Thursday, November 05, 2015

Rural towns profiting from detaining immigrants in facilities with no time limits for incarceration

Some rural communities have grown to rely on private immigrant detention centers—that have no time limits on how long someone can be detained—to boost ailing economies, Sarah Tory reports for High Country News. "Undocumented immigrants end up in detention for various reasons. Some are caught by local law enforcement without proper papers, and others are caught at the border, seeking asylum (or turn themselves in). Even immigrants with legal status are susceptible if they are convicted of a crime, sentenced and then detained by Immigration and Customs Enforcement after having served their time."

There are more than 1,500 facilities in the U.S., and the number of detained immigrants has doubled since 2005 to around 400,000 per year, Tory writes. "Accompanying the surge was a proportional increase in the taxpayer money going to detentions, from about $700 million in 2005 to nearly $2 billion in 2014." Most of the facilities are contracted out to private companies or to counties and house low-priority undocumented immigrants who can be detained or deported even without a criminal record.

When the number of facilities soared, so did profits for contractors, who donate large sums of money to political campaigns and are heavily involved in local laws, Tory writes. "But rural towns and counties have also benefited. In most states, prisoners boost official population counts, making shrinking rural areas look like they’re growing. That increases state funding for things like the local police force, libraries and social services."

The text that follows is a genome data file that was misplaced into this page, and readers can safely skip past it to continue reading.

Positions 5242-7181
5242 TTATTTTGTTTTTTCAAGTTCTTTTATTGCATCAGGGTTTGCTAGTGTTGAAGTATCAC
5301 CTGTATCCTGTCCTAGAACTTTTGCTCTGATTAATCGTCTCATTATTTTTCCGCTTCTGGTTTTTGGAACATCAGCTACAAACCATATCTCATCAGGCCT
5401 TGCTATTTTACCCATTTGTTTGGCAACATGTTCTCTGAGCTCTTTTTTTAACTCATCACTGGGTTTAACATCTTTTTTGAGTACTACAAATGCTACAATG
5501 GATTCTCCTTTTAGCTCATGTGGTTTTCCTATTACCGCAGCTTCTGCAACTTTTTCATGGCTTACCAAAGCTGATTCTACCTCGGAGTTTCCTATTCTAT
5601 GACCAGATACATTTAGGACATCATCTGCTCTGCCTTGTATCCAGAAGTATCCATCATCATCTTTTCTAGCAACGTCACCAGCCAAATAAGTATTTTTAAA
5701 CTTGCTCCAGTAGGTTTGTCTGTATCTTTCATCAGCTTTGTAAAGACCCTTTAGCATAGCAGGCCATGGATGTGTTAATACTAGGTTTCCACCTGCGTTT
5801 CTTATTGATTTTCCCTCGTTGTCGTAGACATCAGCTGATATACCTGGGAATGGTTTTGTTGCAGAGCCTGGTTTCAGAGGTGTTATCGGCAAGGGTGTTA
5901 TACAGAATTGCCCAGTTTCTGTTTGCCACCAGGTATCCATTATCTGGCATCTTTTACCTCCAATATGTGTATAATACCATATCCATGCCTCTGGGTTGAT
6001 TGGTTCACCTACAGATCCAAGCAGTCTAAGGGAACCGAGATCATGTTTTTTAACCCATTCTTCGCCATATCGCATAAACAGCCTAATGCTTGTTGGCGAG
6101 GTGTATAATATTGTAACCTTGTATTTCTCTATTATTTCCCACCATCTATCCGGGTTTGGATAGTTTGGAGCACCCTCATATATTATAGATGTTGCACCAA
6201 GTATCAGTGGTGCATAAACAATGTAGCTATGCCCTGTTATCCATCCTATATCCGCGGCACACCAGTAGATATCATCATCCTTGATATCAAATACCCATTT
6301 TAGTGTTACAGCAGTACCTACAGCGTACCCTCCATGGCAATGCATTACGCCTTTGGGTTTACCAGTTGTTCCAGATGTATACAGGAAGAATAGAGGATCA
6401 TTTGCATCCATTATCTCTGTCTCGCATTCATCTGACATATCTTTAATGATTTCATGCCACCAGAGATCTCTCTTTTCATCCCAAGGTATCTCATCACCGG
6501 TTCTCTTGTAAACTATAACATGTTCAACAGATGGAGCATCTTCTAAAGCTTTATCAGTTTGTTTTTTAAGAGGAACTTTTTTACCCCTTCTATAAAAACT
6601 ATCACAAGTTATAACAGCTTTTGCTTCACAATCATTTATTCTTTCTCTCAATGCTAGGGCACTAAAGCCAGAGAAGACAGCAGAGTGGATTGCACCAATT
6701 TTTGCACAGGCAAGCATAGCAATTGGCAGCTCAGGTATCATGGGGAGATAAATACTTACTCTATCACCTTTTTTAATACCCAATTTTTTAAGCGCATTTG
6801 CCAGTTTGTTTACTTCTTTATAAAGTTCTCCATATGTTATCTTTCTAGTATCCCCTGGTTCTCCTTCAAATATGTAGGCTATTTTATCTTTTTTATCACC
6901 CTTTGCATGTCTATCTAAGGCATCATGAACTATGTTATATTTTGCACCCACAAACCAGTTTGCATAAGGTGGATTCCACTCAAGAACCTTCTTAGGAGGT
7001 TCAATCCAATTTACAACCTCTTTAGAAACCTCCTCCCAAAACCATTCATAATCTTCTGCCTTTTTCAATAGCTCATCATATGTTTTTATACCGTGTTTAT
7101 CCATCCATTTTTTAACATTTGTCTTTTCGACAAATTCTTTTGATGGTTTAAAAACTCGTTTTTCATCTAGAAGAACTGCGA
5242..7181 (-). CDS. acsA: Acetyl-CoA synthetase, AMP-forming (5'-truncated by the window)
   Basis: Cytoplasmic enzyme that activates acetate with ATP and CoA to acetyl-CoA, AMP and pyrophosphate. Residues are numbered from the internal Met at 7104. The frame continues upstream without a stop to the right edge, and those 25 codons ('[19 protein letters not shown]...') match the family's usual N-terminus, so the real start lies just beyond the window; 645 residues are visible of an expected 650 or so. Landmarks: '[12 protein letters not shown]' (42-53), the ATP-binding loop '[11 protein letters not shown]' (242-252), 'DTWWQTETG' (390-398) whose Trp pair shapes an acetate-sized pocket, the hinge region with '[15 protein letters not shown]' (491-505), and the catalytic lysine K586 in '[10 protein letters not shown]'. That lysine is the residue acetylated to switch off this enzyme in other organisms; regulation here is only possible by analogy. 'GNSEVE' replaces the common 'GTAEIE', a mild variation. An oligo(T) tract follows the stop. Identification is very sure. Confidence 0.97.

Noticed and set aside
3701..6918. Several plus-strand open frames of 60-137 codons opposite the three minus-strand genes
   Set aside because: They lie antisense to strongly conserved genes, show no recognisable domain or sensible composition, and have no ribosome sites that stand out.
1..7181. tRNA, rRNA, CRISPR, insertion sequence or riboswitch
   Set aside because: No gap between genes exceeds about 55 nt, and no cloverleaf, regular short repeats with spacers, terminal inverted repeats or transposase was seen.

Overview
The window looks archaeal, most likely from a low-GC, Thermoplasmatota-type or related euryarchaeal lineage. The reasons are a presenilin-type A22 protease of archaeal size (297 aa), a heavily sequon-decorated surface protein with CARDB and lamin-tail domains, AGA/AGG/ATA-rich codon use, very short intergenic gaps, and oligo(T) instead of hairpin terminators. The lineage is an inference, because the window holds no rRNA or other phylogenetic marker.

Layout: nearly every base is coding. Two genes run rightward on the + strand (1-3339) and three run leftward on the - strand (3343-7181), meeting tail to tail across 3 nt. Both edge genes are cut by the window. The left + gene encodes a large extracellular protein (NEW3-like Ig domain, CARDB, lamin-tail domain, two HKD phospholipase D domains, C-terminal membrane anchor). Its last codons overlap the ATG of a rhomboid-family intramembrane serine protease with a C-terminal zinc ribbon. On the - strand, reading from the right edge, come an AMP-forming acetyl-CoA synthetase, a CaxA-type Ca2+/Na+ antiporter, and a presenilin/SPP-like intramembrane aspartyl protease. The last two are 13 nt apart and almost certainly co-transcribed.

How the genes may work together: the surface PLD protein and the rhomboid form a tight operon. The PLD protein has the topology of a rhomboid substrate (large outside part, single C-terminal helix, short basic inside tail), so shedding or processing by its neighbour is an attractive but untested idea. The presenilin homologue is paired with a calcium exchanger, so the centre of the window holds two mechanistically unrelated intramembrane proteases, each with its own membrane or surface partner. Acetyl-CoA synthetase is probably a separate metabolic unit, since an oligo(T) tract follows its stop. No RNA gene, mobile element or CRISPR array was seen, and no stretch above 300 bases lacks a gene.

For example, the Eloy Detention Center on the Arizona-Mexico border receives two dollars per day for each inmate held at its facility, Tory writes. "As part of its agreement to operate in the county, the payments increase as more beds are filled. That money translates to $2 million out of the town’s $23 million budget." But the facility has come under fire for allegations of sexual and physical abuse, with 10 detainees dying in custody since 2003.

"The immigrant detention quota legislation was first passed in 2009, and efforts to repeal it have repeatedly failed, says Cristina Parker, the director of immigration programs for Grassroots Leadership, an advocacy group," Tory writes. "She blamed a perception among many Americans that sees undocumented immigrants as the source of societal problems like crime and job-losses. Parker also notes prison companies’ massive lobbying efforts on immigration and immigrant detention issues that affect their bottom line," including lobbying for laws that increase demand for their services. (Read more)

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